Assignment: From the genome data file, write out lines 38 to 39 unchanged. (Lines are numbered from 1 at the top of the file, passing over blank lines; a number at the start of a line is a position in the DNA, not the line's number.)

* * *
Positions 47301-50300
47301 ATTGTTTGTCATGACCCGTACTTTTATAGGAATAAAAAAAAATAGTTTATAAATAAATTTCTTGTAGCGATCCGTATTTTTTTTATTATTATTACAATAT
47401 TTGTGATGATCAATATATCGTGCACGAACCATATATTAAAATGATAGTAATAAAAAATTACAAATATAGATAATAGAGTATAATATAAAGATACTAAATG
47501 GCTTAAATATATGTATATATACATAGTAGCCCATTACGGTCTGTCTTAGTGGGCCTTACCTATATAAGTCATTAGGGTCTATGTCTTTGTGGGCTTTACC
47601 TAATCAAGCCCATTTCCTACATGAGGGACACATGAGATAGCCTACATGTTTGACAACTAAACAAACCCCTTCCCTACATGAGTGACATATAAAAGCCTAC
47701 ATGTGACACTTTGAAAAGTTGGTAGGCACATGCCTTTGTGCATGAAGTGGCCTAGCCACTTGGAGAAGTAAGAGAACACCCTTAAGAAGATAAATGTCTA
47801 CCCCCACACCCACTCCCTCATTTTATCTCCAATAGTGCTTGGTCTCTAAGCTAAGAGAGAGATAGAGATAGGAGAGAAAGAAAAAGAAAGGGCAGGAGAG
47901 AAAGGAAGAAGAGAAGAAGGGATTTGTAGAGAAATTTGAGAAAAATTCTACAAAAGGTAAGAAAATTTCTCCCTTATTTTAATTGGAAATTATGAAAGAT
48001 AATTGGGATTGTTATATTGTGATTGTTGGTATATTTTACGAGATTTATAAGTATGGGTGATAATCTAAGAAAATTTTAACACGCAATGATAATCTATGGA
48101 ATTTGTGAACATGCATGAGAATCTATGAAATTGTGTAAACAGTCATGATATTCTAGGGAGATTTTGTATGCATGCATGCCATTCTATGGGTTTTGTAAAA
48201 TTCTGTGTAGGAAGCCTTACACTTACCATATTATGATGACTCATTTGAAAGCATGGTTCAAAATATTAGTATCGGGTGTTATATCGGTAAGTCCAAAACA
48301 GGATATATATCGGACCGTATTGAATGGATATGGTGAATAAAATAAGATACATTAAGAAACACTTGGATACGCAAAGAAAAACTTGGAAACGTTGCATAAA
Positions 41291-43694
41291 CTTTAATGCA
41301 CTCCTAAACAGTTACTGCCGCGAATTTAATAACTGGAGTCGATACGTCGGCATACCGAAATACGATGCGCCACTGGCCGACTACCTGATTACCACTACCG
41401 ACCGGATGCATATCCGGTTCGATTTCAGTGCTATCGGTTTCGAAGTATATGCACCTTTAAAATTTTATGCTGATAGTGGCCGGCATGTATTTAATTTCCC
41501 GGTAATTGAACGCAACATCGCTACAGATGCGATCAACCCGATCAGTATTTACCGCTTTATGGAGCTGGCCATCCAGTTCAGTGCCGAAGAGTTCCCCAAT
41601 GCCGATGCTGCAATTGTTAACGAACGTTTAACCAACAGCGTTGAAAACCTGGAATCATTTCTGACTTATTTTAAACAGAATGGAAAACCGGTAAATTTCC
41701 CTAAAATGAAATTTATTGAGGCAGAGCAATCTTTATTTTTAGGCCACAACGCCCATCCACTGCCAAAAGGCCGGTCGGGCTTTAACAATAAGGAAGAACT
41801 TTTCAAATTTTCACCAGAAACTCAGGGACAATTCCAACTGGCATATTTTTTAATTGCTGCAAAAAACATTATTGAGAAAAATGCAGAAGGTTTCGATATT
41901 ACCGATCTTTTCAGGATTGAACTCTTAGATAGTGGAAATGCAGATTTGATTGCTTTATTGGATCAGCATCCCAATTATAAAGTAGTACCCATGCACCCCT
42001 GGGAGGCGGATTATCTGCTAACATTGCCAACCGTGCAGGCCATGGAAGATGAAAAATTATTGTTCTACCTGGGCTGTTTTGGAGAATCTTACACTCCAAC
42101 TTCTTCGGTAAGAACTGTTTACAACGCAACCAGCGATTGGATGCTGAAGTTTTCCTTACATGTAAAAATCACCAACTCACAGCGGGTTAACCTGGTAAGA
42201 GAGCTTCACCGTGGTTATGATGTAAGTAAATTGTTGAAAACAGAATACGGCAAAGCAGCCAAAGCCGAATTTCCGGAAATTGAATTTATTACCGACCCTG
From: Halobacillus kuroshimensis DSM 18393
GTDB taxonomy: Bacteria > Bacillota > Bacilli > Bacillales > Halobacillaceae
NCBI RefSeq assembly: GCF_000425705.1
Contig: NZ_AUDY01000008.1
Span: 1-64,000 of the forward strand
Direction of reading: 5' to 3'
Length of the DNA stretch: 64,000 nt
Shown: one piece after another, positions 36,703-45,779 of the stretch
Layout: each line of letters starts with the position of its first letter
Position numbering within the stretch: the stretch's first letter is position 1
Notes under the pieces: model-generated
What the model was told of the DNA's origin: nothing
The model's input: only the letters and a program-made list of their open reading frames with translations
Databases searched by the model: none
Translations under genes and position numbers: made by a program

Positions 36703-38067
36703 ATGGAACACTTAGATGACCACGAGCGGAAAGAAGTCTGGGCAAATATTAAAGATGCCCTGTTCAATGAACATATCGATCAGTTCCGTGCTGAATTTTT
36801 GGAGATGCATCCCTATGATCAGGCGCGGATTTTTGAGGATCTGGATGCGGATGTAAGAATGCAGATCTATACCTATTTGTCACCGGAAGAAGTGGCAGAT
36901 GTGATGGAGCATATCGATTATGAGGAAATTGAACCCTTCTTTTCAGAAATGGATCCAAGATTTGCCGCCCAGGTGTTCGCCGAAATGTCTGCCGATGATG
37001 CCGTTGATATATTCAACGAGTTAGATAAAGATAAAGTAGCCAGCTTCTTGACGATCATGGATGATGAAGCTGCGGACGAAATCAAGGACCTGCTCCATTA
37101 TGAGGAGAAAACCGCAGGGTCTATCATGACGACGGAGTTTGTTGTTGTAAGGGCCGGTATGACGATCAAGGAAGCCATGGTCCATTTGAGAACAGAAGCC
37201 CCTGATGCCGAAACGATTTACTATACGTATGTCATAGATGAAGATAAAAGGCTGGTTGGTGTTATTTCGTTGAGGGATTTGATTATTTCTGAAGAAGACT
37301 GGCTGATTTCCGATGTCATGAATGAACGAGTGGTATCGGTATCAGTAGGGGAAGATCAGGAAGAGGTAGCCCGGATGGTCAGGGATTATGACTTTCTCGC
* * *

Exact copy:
Databases searched by the model: none
Translations under genes and position numbers: made by a program